wabiStory is an experiment in a new kind of placemaking. The app allows selected authors, artists, and musicians to leave small (90 second) recordings in physical locations for other people to find.
This platform empowers artists to engage in a vital, uniquely concrete dialog about the significance of place. Fiction writers can record stories that add layers of narrative to a vacant building; poets can leave verse in a forgotten corner of an old park; songwriters can lay ballads down on a street corner.
Andrew Porter (fiction), Mark Menjivar (social practice artist), and myself (poetry) have completed projects already. New projects by Jenny Browne (poetry), Nicolette Good (music), and Pak Sheung Chuen (conceptual artist) will begin soon. I plan to organize public bike tours of sites in and around downtown, with the contributors when possible.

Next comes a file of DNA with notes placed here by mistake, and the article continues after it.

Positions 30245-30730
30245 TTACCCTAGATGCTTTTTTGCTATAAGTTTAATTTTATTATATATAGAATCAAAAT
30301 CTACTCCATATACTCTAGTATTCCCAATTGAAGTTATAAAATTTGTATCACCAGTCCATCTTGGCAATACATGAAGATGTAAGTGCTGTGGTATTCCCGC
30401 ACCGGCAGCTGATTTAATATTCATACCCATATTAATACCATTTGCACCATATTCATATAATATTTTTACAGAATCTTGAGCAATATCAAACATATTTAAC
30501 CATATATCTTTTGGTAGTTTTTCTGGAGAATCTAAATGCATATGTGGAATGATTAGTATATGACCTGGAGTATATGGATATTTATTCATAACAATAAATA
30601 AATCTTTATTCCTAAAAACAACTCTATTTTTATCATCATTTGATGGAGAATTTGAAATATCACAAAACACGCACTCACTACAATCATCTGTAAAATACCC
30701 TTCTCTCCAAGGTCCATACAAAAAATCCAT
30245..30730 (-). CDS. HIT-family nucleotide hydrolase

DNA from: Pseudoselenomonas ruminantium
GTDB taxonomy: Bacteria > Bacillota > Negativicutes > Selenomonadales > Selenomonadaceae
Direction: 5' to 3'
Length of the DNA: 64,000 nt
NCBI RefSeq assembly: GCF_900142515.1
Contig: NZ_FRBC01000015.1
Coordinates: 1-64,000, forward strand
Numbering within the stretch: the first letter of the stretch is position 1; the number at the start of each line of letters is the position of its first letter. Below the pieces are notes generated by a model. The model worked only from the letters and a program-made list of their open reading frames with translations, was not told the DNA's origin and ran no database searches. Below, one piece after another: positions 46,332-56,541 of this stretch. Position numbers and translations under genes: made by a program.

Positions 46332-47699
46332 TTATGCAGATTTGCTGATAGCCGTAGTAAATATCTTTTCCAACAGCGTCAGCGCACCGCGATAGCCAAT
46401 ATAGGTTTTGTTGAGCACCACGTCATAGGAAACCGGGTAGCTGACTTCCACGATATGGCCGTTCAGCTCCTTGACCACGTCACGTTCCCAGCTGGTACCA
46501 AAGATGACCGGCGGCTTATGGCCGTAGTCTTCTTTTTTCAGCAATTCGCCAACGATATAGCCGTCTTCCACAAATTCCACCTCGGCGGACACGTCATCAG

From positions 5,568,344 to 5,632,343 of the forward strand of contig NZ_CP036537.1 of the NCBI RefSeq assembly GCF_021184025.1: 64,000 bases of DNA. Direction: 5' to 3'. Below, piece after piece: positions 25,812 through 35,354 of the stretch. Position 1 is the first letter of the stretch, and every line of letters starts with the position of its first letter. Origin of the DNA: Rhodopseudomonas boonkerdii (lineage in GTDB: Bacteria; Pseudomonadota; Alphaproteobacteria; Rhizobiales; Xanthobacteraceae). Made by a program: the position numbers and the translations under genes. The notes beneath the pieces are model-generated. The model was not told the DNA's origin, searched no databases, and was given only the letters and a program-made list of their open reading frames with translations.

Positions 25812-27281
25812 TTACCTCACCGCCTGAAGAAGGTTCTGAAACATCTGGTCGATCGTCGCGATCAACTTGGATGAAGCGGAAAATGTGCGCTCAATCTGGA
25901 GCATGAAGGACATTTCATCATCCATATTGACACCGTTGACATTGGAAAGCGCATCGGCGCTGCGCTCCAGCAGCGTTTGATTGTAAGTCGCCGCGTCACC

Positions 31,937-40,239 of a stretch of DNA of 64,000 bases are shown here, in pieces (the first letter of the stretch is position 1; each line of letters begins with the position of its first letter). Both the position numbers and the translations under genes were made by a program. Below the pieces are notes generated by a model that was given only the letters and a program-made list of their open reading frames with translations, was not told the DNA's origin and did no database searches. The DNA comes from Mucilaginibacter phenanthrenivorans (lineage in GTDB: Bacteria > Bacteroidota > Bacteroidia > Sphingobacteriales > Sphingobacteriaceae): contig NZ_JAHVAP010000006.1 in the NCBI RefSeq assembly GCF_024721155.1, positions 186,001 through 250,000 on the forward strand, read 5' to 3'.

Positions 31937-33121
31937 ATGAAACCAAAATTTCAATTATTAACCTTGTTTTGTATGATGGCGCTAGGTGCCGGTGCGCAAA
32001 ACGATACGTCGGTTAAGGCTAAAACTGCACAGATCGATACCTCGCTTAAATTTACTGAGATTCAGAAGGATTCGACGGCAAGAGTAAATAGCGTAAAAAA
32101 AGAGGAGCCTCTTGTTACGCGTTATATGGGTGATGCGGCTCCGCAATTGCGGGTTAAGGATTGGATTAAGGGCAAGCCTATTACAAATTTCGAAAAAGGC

Contributors record their work through the app while standing in a place that they find meaningful (wabiStory sets no limitations on site locations). Once the recording is uploaded, it can only be accessed by other people standing in the same location. When users listen to these pieces, they are connected to the author not just through the work, but through the physical presence of place.
Each site created by a contributor can hold numerous recordings, by one or more authors. The app shows users a list of nearby sites, and provides a map for each one with a suggested route. Users can also follow authors or sites to easily see when new recordings of interest have been added.
Contributors join wabiStory by invitation, so that a collection of high-quality work across multiple disciplines will draw curious listeners into the city's unique places. It's part geocaching, part literary magazine, part site-specific installation.
Currently, wabiStory is available for free in Apple's App Store, and as a cross-platform web app. A version for Android is being tested and should be released later this year.
Funded by San Antonio, TX (July 2013)